All of this means that going extreme doesn’t deserve the negative connotations it often receives. Starting strong and dialing back the intensity, in the case that a lesser effort will do the job just fine, is a much better overall strategy than trying to progressively push yourself harder when the previous investment failed.

What are your thoughts? Agree or disagree, share them in the comments below!

  • Adam Taylor

    I’m starting to see this talked about in blogs a lot. Given that there is a lot of issues with someone admitting to all the things they had to do, I find it really hard to find stories or examples online.

    Does anyone know of good places to find them?

  • albritz

    Organic growth of corresponding levels of competence and motivation (start as a hobby, if you have talent get more serious, and so on, up to professional) is seen as healthy and wise. Going all in with maximal levels of effort as a beginner is perceived as either deluded (you don’t even know you will still like this activity in a few years) or arrogant (you claim superior wisdom for your choice).
    Common people lack the notion of “controlled personal growth experiment” that would, as you explain very well, make sense of the high effort strategy.

  • You need to rethink your example, but maintaining a food journal is not extreme when it comes to losing weight. In fact, this is the first step that most successful people take. It builds awareness as to the food you’re eating as well as portion sizes. Extreme would be to keep a food journal, start an exercise routine, eat a paleo diet, and practice fasting all in the same week. In which case you will fail. The examples you’ve given also aren’t really all that extreme. These really aren’t extremes at all, more just the time proven practice of picking a strategy and sticking with it. It’s more habit building by immersing yourself in a single habit as opposed to picking out several.

  • Caro

    Baseline: Time is the final word and the highest effect multiplying factor of all degrees of efforts put into achieving and doing-learning something new, in the long run, imhe. So one can establish the average level through the degrees and sustainability of amount of efforts. Your social analysis is an eye opener too.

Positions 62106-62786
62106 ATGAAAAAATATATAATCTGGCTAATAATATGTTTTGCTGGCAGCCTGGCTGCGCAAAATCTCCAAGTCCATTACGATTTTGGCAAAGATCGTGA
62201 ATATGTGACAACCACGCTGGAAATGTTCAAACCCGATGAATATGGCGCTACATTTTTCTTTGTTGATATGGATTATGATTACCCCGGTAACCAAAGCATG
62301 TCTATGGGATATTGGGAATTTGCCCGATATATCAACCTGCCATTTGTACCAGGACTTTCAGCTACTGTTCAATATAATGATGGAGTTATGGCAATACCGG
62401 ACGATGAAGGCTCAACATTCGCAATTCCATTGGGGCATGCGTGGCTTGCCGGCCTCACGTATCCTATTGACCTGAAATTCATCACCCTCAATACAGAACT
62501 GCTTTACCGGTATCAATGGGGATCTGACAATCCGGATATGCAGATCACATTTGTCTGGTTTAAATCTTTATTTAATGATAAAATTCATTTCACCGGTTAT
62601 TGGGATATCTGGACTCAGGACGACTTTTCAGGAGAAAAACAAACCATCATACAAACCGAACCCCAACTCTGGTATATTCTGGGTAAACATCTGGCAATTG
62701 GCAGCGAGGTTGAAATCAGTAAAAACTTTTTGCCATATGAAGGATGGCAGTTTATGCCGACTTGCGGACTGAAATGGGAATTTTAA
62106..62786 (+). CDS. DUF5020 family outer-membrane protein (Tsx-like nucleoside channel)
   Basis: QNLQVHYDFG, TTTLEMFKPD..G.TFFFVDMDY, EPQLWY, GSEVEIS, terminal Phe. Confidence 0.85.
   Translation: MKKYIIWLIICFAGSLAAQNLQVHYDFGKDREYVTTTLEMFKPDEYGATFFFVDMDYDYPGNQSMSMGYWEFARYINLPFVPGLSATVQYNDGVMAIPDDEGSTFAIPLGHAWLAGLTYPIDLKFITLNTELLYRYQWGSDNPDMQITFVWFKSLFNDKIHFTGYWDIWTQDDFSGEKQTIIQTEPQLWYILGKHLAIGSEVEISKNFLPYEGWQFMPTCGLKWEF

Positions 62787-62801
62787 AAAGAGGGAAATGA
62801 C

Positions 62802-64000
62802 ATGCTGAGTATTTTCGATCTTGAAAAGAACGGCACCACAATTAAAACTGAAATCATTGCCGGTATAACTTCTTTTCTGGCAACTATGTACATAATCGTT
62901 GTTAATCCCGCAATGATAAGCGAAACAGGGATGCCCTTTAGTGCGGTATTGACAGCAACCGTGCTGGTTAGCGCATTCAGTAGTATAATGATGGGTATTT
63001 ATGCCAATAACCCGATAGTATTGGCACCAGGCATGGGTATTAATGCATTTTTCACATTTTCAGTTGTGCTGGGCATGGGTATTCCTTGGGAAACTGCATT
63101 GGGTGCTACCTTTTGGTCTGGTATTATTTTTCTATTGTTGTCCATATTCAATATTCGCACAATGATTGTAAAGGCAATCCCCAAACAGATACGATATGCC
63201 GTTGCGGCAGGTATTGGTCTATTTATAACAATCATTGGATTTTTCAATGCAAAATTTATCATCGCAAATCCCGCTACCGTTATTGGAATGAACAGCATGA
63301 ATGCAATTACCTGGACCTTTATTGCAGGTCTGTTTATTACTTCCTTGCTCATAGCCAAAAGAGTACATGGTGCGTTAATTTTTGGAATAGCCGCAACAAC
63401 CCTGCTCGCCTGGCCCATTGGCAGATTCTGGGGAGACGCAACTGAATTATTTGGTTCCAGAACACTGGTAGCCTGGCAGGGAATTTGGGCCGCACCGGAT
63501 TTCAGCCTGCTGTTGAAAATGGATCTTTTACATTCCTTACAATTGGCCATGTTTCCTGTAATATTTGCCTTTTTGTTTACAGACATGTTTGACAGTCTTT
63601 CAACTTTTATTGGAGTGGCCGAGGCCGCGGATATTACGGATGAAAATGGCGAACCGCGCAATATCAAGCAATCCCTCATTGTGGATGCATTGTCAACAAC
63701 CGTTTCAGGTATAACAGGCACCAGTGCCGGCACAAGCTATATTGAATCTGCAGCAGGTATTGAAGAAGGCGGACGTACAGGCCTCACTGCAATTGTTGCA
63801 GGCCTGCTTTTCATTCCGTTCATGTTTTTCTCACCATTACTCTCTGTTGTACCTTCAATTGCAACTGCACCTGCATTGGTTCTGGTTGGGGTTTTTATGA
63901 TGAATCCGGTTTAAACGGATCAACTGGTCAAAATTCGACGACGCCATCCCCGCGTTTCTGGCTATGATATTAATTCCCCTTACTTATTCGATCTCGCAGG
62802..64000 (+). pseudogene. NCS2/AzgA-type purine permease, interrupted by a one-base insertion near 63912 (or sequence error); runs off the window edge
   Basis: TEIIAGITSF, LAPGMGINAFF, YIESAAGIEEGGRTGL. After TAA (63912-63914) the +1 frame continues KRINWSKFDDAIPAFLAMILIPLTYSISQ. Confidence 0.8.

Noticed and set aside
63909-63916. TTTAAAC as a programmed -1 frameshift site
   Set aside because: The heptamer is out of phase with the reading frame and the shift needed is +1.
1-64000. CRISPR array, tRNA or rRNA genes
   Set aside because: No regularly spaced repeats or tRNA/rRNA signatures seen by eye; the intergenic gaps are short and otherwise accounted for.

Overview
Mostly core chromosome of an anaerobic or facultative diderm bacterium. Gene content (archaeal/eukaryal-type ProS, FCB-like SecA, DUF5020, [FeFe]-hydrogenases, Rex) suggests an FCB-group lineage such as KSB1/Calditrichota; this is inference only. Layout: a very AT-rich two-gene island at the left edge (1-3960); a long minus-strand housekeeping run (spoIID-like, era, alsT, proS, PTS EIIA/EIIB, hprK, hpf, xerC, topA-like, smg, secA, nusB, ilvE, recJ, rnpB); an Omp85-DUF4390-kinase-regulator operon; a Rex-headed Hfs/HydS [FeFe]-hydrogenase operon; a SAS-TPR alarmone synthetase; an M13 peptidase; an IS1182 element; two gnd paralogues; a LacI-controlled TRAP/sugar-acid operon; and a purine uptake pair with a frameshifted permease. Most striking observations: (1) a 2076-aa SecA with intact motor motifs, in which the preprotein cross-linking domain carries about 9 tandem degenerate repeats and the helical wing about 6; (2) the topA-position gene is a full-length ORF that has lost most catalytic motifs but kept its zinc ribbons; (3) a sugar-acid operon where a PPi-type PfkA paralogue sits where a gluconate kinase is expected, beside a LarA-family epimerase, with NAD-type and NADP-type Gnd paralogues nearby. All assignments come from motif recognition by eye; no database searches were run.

/
    Is the following an example of going extreme or too extreme at the very start, or just being foolish?
    In order to learn music from the ground up, zero real knowledge, I made music sheets my only bedtime reads for the first year. I stopped reading words for leisure. I read music, a language I was step by step learning during the day.
    It strikes me as maybe resembling your immersive approach for learning a new language (no English)?
    I didn’t pursue this intensity mainly because I was not immersed enough into the real world (society) of music.

  • Deepti Km

    I agree, in that this seems to be the way I operate by default. When I first start doing something, I’m excited about it. It takes about 6 months for me to get somewhat bored of it and consider it another routine obligation. So I have those 6 months to delve deep into the thing obsessively. The more I do during that period, the more ability/familiarity/positive feelings about the activity I will retain afterwards when I’m not trying.

    For example, recently, I was resistant to outings of any kind. I’d go months before going to any social activities or new restaurants – just work, home and groceries. When I decided to change this, I forced myself to go out somewhere *every day,* even after long work-days. It was extreme and a bit exhausting, but now I’ve settled into a more moderate routine where I go out as often as I can. I think the initial extremeness can force you out of a rut.

  • Roger Williams

    Good post! Your reasoning us sound and resonates with my own experiences.

    As for reasons this is stigmatized, another option relates to the fixed vs growth mindset argument popularized by Carol Dweck. If we have a fixed mindset about something, we believe people are “just born with it” versus the growth mindset that says anyone can develop an ability if they strive. Thus, from a fixed mindset, we should not have to try hard if we are “a natural”, and trying hard won’t help if we aren’t predisposed to the ability, so there is no point to hard work! Thus, it seems wasteful and invites scorn.

  • SkorpEN

    I think more optimal approach is: “try what should work, then if it is not try something that should not work and check result” as some Sillicon Valley guru sugest. Still going extreme seems easier in task where results measuring is not simple. Still nice observation.

  • Ty O’Guinn

    This reminds me a lot of “The 10x Rule” by Grant Cardone.